California faces a looming mental health crisis, and nowhere is that more evident than in the criminal justice system. In CALmatters, Jocelyn Wiener writes, “After decades of failure to create and fund policies that effectively help people with serious mental illnesses, many now say the jails and prisons have become the state’s default mental institutions.”
A California Health Care Foundation Almanac report found that the incidence of mental illnesses in California’s jails and prisons is very high. In 2015, 38% of female prison inmates and 23% of male prison inmates received mental health treatment while incarcerated. California’s state hospitals house an overwhelming proportion of patients who have come through the criminal justice system — more than 95% of patients are committed to long-term treatment by criminal courts.
Sheree Lowe, vice president of behavioral health for the California Hospital Association, told Wiener that the outsize role of the state hospital system in providing mental health care is indicative of a broader societal issue: “Letting people get so sick” that they end up in jails and emergency rooms. In a response to Wiener’s piece, the editorial board of the Press-Enterprise urged, “What we need more is early mental health care at the community level.”
A Way Forward
For increased community-level intervention to take place, California needs a robust mental health workforce with a focus on meeting the needs of underserved regions like the San Joaquin Valley and other rural areas. A new report from the California Future Health Workforce Commission lays out tangible recommendations for fixing the state’s behavioral health, primary care, and home health workforce shortages by 2030. (CHCF is one of five organizations that funded the Commission’s work.)
Anna Gorman reports in California Healthline that the Commission was established in August 2017 and is comprised of “two dozen representatives from hospitals, schools, businesses, and labor.” University of California President Janet Napolitano and CommonSpirit Health (formerly Dignity Health) CEO Lloyd Dean served as co-chairs.
To address California’s dearth of mental health workers, the Commission recommends, among other things, the establishment of training programs for psychiatric nurse practitioners; the expansion of residency positions for psychiatrists; the endowment of scholarships for priority health professions, including social workers; and the increased use of mental health peer counselors. (California might model its approach to peer counseling on an innovative program in Washington state that trains and deploys people who have recovered from mental illness or addiction to deliver behavioral health services.)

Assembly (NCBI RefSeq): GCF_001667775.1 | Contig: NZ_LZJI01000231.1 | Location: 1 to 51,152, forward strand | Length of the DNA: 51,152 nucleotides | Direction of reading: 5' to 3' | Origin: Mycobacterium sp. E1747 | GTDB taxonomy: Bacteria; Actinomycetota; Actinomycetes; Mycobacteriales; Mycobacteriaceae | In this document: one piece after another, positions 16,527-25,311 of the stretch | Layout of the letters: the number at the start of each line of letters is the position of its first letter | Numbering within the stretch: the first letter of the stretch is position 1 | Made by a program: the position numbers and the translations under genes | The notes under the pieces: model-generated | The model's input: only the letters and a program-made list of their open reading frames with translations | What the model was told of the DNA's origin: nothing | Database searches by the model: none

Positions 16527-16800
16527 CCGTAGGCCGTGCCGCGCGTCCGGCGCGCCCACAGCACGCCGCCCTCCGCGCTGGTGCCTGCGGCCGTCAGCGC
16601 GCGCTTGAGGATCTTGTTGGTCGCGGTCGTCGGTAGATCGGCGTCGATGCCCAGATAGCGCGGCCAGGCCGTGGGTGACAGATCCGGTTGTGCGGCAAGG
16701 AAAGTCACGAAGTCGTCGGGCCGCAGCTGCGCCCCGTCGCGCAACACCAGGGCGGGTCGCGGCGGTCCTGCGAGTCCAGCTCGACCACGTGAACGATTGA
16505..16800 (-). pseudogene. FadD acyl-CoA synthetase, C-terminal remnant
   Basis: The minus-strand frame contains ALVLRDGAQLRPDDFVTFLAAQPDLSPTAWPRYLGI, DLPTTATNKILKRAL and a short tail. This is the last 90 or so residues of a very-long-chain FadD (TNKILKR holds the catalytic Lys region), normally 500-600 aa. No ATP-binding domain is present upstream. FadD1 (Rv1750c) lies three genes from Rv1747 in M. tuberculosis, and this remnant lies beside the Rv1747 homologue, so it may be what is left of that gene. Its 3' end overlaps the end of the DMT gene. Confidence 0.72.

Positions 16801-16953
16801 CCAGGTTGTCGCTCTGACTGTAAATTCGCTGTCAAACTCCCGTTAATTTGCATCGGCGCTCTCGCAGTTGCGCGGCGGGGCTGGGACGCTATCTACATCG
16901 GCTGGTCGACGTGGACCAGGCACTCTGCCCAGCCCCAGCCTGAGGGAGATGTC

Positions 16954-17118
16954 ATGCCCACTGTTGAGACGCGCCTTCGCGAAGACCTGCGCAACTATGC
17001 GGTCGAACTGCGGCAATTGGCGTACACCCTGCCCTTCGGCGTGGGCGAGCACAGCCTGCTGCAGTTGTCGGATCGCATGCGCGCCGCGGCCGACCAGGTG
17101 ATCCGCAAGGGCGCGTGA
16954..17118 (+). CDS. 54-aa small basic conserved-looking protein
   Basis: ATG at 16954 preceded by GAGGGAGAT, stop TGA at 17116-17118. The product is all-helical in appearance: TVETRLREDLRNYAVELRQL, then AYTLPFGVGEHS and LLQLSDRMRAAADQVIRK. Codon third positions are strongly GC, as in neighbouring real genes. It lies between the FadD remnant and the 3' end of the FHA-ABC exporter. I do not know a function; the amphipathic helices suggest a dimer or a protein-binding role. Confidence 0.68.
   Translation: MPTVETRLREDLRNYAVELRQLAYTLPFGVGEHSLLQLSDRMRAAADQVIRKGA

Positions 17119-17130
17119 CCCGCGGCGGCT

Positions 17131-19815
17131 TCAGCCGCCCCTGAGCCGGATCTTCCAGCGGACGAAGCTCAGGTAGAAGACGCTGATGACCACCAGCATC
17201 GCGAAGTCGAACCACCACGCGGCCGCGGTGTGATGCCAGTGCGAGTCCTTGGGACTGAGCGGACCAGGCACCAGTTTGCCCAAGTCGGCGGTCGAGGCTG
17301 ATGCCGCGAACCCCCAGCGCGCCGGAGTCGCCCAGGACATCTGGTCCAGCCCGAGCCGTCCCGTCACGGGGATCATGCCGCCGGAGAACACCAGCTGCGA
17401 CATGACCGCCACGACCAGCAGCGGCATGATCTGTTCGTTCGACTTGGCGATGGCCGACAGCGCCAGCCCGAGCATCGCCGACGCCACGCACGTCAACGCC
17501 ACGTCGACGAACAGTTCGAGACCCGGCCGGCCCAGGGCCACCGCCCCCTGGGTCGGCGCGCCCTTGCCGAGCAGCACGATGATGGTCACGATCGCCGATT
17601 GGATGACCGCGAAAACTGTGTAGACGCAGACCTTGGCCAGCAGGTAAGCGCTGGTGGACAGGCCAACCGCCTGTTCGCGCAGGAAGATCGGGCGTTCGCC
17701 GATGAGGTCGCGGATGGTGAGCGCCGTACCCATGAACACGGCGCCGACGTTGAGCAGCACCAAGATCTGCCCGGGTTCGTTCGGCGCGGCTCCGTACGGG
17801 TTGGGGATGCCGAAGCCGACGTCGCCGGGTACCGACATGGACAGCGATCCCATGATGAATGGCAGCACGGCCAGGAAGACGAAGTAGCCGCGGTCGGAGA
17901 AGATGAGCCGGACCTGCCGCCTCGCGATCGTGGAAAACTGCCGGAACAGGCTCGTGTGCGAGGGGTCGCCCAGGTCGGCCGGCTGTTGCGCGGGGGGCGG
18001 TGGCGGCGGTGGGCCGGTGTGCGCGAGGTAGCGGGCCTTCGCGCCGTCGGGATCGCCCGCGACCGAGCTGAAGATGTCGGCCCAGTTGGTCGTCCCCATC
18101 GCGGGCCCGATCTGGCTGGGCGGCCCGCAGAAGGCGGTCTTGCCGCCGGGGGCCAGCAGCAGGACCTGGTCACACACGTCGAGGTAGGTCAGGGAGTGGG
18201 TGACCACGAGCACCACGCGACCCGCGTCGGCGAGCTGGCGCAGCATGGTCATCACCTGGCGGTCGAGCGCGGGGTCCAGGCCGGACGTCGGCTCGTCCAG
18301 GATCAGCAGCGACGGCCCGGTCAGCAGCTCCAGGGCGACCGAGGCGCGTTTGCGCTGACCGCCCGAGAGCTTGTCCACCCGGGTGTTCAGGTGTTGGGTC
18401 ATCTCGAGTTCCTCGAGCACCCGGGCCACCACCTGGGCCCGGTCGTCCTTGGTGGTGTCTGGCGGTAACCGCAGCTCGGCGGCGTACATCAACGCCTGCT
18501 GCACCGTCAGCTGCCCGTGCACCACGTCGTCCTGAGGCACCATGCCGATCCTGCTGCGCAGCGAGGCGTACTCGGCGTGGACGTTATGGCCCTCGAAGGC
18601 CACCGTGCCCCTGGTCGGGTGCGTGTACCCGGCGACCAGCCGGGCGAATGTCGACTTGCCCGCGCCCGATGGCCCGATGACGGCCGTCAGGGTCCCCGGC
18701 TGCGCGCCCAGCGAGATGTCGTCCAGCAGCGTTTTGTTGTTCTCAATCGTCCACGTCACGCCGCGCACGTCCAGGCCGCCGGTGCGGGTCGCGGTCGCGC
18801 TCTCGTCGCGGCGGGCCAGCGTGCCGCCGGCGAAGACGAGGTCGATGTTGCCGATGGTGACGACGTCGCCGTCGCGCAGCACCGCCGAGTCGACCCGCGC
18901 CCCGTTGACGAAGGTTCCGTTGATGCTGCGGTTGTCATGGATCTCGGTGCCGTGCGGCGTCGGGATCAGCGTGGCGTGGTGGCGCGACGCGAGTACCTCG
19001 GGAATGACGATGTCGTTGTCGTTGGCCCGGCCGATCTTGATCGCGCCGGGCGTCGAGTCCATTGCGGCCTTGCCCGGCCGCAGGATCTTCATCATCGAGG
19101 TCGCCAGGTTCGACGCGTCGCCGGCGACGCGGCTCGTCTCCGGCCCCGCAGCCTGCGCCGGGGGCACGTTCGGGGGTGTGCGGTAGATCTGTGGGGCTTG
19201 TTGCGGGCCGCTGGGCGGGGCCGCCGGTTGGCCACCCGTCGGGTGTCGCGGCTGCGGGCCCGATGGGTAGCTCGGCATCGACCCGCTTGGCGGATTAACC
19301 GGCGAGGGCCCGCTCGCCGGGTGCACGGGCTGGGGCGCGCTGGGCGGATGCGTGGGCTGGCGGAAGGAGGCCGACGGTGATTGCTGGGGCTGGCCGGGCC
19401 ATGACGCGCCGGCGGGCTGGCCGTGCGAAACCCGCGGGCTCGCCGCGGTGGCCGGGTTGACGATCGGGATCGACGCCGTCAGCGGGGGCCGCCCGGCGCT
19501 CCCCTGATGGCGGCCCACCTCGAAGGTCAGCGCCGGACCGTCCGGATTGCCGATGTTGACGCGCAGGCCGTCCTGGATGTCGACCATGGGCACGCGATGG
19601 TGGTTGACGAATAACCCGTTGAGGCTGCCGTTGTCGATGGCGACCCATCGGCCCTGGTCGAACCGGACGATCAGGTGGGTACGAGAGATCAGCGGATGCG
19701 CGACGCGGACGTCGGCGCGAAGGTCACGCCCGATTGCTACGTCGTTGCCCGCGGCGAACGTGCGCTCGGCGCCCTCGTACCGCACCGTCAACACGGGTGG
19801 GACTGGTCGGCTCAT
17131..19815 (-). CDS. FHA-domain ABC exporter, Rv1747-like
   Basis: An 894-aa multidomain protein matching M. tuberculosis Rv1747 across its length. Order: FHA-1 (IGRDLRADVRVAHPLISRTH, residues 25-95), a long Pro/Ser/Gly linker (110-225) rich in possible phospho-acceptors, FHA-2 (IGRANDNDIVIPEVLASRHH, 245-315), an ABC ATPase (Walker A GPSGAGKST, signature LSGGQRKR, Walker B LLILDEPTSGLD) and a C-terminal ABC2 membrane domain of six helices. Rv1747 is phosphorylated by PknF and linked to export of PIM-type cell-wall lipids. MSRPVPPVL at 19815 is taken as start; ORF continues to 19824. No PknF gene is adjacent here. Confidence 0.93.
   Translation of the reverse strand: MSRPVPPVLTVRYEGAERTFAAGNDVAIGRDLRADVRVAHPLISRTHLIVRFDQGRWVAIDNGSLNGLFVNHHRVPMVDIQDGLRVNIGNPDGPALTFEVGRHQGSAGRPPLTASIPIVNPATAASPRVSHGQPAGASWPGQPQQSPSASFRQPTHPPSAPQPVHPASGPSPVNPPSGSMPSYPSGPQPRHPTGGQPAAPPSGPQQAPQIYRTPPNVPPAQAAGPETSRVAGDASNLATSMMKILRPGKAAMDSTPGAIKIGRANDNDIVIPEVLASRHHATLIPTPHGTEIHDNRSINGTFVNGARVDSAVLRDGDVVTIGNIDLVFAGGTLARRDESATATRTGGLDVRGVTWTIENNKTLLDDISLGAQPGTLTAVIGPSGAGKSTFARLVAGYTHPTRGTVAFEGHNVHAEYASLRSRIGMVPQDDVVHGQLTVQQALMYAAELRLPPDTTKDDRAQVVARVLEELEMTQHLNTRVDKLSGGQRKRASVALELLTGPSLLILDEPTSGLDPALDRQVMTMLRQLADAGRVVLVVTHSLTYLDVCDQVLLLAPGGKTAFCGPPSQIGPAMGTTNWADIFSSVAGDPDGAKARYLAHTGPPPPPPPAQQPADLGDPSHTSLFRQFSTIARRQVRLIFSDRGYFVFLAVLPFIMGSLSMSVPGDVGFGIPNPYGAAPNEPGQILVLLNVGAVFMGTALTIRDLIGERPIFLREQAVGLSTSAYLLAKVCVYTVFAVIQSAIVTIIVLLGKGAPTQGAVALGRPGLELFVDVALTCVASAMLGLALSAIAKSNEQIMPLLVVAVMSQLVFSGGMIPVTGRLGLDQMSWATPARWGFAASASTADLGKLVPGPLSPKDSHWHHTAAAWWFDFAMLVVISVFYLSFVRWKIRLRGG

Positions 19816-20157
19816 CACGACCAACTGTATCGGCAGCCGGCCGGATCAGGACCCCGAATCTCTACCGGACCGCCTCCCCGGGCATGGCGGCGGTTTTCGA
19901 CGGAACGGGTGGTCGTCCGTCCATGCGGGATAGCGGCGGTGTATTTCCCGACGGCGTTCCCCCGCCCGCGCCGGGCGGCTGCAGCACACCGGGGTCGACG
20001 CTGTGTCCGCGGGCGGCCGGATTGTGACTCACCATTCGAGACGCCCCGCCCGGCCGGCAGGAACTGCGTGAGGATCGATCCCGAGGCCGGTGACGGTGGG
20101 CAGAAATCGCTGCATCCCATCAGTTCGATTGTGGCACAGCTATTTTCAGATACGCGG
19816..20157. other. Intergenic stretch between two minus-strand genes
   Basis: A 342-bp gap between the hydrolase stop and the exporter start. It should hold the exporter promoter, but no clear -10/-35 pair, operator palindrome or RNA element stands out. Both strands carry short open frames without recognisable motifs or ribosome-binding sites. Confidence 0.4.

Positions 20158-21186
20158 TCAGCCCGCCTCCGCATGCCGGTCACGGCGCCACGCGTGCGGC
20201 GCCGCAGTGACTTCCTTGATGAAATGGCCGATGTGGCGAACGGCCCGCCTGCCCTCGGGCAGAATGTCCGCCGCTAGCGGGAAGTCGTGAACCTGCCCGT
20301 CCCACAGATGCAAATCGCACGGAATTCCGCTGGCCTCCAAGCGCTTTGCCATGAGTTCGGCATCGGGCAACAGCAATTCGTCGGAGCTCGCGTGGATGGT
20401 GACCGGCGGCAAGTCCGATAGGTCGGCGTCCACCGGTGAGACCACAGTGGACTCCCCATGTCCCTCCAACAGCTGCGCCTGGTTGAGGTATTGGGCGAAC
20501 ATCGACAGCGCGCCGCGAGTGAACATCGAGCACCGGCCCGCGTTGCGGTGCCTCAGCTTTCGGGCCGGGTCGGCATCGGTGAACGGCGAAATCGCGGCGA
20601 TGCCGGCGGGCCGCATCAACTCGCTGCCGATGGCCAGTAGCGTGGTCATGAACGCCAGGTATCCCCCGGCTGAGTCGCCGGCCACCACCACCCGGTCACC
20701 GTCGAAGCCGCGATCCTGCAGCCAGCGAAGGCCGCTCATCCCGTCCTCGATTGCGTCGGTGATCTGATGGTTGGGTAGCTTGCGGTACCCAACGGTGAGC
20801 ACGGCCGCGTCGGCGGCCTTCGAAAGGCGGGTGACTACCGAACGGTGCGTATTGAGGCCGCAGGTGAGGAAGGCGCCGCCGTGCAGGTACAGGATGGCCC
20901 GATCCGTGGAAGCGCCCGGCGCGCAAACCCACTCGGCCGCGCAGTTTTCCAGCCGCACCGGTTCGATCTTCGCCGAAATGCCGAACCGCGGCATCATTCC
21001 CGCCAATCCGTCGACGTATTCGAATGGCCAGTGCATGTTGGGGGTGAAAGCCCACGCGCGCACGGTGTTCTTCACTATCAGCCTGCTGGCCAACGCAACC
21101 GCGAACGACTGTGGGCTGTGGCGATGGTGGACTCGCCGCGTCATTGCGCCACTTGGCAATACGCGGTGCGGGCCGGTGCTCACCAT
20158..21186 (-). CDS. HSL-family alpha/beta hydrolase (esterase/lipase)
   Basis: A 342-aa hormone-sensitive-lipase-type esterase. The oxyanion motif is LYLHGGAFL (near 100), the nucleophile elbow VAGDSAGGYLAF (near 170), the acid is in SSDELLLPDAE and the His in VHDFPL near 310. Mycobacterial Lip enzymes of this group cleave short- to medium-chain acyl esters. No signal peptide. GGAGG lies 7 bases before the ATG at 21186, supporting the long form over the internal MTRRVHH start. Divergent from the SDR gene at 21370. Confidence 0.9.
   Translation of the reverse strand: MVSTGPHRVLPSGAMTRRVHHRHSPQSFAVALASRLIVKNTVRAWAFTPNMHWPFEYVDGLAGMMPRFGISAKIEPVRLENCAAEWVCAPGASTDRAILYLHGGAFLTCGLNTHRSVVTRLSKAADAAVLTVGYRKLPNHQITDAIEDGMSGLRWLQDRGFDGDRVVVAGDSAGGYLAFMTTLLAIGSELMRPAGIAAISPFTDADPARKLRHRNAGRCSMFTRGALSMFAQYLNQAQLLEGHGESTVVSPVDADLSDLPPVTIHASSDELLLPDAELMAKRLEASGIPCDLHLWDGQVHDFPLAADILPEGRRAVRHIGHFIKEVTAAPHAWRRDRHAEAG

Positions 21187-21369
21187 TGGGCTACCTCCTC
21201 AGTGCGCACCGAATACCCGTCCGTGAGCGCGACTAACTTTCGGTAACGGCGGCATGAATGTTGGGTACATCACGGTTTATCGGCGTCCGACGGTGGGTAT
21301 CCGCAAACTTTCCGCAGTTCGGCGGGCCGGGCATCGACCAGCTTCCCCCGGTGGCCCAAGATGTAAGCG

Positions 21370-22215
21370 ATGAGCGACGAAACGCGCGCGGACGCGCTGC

The Cost of the Status Quo
Cathie Anderson reports in the Sacramento Bee that the Commission’s plan is estimated to cost $3 billion over 10 years. This might sound like a significant investment, but Napolitano says $3 billion is less than 1% of what Californians are projected to spend on health care in 2019 alone. Or, as the editorial board of the San Francisco Chronicle puts it, “When it comes the future of health in California, the money may count as a far smaller cost than continuing with the status quo.”
In a guest commentary for CALmatters, Napolitano and Dean urge leaders across the state to tackle “the next big health care challenge: a growing shortage of workers who provide care for Californians.” Without immediate action to address the “shortfall of 4,100 primary care physicians, nurse practitioners, and physician assistants,” the state’s residents, health care systems, and economy will suffer. As Sammy Caiola points out in a radio piece for Capital Public Radio, California’s doctor shortage could get worse if thousands more residents gain insurance under Governor Gavin Newsom’s latest health care proposals.
To learn more about the Commission’s recommendations for addressing workforce issues across California’s health care system, a briefing on the findings will be held in Sacramento on February 20, 2019. Register now to attend in person or via livestream.
How is California’s health workforce shortage affecting your community? Tweet at me with #EssentialCoverage or email me.
Xenia Shih Bion is an engagement specialist at CHCF, where she oversees social media and analytics to amplify the programmatic work of the foundation. She is the author of CHCF Blog’s weekly Essential Coverage column.
Prior to joining CHCF, Xenia was a research assistant at the Prevention Institute, where she wrote about nutrition policy. In addition, she has managed marketing and communications for a digital health start-up and an education technology nonprofit. Xenia received a bachelor’s degree in journalism from the University of Missouri and a master’s degree in public health from the University of California, Berkeley.